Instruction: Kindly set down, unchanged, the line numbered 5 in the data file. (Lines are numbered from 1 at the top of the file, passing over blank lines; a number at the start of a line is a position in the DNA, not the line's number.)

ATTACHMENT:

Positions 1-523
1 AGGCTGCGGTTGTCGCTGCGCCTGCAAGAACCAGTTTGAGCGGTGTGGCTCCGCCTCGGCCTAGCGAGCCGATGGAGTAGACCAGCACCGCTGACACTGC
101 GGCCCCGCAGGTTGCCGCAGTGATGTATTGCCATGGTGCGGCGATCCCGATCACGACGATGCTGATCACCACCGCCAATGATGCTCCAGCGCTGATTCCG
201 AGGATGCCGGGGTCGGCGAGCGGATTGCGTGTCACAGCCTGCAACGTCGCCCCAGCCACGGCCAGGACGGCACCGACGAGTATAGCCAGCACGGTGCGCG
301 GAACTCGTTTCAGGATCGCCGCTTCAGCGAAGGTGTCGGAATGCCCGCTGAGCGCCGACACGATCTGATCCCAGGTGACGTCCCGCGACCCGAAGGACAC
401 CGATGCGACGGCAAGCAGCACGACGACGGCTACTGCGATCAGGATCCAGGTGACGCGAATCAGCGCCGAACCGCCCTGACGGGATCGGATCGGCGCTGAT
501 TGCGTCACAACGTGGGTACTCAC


301 GAACTCGTTTCAGGATCGCCGCTTCAGCGAAGGTGTCGGAATGCCCGCTGAGCGCCGACACGATCTGATCCCAGGTGACGTCCCGCGACCCGAAGGACAC